Musings on the worlds of aviation, military and international affairs.
With reviews of books that cover these topics
This is the third volume in Mike Brooke’s series of autobiographies covering his service career and after. He was fortunate to catch the last period of widespread exciting work in the test flying arena – when MoD had a hunger for procurement (of leading edge technology). Mike went to the Empire Test Pilots Training School (it still quaintly retains that name) at Boscombe, after a career on Canberras and at CFS. Because he has already had published volumes covering these part s of his career, he dashes straight in to the ETPS phase – the reader is briskly left with no feel of his flying experience, let alone his education.
He describes well the rigours of that course and the characters he met – the chief ground instructor sounds like everyone’s least favourite school master rolled into one! Once into the flying phase the course introduces the students to as many unfamiliar airframes as possible. Brooke’s views on the Buccaneer are interesting, at least for someone like me who is fascinated by Blackburn’s products.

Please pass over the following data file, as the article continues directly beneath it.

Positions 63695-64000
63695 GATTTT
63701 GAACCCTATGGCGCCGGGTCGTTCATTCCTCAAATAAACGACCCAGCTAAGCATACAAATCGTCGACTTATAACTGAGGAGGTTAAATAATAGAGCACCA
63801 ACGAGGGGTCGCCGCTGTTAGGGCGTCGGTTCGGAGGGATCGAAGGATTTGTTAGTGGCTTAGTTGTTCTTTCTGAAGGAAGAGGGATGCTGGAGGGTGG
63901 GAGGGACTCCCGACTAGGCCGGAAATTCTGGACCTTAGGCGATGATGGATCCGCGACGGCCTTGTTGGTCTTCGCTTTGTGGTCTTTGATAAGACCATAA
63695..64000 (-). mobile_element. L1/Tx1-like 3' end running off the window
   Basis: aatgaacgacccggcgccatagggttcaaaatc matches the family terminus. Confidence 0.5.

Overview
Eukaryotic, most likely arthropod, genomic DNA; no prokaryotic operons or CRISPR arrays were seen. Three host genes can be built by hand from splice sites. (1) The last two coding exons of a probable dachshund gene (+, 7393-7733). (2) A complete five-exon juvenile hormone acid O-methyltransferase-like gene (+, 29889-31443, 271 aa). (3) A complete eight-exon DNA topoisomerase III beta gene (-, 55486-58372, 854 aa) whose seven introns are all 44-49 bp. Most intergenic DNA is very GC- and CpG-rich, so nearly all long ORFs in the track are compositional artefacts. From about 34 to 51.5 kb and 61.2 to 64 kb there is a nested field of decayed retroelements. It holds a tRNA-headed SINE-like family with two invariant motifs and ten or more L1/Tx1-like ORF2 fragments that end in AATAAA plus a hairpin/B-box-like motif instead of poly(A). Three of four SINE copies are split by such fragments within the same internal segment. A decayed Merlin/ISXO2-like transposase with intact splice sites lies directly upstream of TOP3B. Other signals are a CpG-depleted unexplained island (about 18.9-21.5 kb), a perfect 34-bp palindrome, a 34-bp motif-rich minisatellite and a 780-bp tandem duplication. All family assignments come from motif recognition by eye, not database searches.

After graduation Brooke is posted to RAE Farnborough, and we are treated to a history of that establishment. Which is odd, because most readers of this book will know a reasonable part of that history. Yet, on the other hand, there is no glossary, so the reader must surmise, as I did, that HMD is an acronym for Helmet Mounted Display. His part in the development of these gizmos and HUDs, are quite interesting. His later work centres on trials for the radars that went on to equip the Jaguar, Tornado and Typhoon.
Again on the basis of right place, right time, his comments on the development of the ski jump for the Harrier are comical and fascinating. He also provides some insight into the failure of the Nimrod MR and AEW projects.
By the end of the book he has assembled a wide back catalogue of flying experiences so his comments on the F15, the recent cornerstone of the USAF, which he flies on one of his many overseas exchanges, are illuminating.
So there some moments of interest. Like many current and ex-servicemen, a career of writing in RAF speak (in Brooke’s case with the additional of TP speak), makes for a slightly stiff writing style. The book is not a page turner, but may have some appeal for those interested in what looks increasingly like the dying days of a vibrant UK aircraft manufacturing industry.